The Crisis Services Community Meeting on October 18, 2018 was inspiring.
Katherine Saluskin welcomed attendees to the Yakama Reservation, and thanked them for their participation. She invited Councilman Saluskin, her father, to open the meeting in the traditional Yakama custom, a prayer.
Councilman Saluskin rang ceremonial bells and conducted a prayer. He encouraged everyone to open their hearts and minds toward a solution that would help the whole community. People are suffering.
The community was asked to come together to talk about crisis services, and they did. Nurses, emergency room physicians, therapists, and program managers described the wait times for crisis response, especially for Designated Crisis Responders who physically come to the scene, and evaluate the person in crisis. The law allows a two-hour response time, but 15 minutes seems like an eternity when someone you love is in crisis.
The provider of the crisis services was being called out. According to the Tribal members, the Yakama Nation experiences more mental health and substance use issues than anywhere in the region, yet no dedicated services are addressing the need by the contracted provider.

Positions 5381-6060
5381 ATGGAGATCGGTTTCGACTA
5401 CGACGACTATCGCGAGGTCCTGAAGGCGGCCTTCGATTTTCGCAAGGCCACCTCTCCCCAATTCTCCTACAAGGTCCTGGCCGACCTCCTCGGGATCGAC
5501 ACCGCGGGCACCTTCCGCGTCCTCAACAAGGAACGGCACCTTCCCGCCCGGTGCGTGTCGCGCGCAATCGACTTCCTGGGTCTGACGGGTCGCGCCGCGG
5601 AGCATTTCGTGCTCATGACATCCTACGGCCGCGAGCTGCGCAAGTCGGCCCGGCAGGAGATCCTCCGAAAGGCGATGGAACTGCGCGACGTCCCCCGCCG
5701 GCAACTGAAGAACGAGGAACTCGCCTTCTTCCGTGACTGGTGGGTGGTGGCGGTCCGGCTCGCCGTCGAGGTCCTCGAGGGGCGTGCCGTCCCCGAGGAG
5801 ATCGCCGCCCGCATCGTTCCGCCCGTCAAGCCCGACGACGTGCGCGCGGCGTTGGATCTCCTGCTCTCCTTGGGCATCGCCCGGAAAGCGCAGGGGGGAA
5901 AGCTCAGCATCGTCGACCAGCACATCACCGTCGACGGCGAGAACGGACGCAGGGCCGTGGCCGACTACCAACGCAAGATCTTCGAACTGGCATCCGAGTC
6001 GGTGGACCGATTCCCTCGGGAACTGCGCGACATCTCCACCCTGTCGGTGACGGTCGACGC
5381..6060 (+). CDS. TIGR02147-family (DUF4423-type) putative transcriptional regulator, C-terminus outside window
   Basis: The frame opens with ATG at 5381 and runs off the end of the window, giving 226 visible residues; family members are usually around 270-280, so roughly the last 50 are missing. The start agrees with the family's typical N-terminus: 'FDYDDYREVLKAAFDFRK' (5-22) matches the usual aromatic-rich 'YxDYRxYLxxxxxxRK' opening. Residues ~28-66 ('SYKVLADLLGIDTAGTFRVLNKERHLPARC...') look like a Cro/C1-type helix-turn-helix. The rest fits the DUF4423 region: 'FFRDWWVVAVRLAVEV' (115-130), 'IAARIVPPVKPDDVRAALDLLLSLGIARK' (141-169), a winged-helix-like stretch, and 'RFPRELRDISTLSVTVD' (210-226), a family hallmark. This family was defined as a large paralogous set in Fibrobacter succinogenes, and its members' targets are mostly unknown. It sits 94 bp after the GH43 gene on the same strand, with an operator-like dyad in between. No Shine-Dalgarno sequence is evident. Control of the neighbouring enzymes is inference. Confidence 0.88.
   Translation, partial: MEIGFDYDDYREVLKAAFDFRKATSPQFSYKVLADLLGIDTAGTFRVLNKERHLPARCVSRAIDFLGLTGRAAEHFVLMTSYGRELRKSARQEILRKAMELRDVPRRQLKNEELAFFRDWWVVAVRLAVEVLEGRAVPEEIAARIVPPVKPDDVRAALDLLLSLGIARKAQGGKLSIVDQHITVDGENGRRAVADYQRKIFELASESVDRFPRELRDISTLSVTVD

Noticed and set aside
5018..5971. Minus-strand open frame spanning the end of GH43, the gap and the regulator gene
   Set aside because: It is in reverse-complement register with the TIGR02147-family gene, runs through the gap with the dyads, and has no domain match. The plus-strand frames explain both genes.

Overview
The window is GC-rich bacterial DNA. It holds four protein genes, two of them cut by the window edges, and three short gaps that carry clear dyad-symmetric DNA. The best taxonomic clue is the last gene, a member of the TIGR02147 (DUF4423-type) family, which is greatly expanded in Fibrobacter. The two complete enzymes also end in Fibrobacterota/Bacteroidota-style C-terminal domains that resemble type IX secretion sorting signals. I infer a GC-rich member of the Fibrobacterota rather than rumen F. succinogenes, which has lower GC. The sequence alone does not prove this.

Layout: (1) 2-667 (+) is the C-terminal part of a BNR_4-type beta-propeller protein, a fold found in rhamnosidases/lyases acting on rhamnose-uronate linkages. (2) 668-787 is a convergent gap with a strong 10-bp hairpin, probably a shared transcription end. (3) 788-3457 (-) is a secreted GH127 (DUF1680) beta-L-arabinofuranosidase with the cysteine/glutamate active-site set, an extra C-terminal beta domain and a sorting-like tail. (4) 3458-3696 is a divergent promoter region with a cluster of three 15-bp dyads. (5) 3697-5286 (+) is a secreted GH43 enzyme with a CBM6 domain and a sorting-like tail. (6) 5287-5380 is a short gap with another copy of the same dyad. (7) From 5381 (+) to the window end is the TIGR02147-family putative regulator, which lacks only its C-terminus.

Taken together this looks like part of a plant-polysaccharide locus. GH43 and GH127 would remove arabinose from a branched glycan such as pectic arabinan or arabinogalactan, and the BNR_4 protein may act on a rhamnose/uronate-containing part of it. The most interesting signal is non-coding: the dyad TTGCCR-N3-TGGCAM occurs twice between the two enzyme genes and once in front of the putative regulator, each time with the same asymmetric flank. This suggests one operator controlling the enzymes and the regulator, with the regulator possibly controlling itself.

No one called into question the quality of the services of Comprehensive Health, who has been serving the Yakima region for over 16 years, and doing a good job. Some described it a capacity issue due to the increasing need for behavioral health services, and decreasing funding from the state. But communication between the Nation and Comprehensive is lacking, and young lives are being lost.
The meeting was summarized by three themes: communication and collaboration, capacity, and culture. Everyone agreed that something should be done, and promised to convene again in three weeks.
And they did.
On October 31st, Program Managers from the Nation, Greater Columbia BHO, the Health Care Authority, Greater Columbia ACH, and the community met to deepen the conversation. Information was shared about upcoming changes to the BHO, and questions were asked about billing for services and facilities under the new MCO system.
Gaps in service were discussed, and ideas were generated to close them.
Greater Columbia BHO offered to meet again with the Yakamas, and Greater Columbia ACH offered to improve communication infrastructure.
Everyone agreed that we should meet again. Everyone left in good spirits. After all, it was Halloween.
Thank you to the Yakama Nation for your culture.
Thank you to Comprehensive for your collaboration.
Thank you to Greater Columbia BHO for your cooperation.
Thank you to the Health Care Authority for your communication.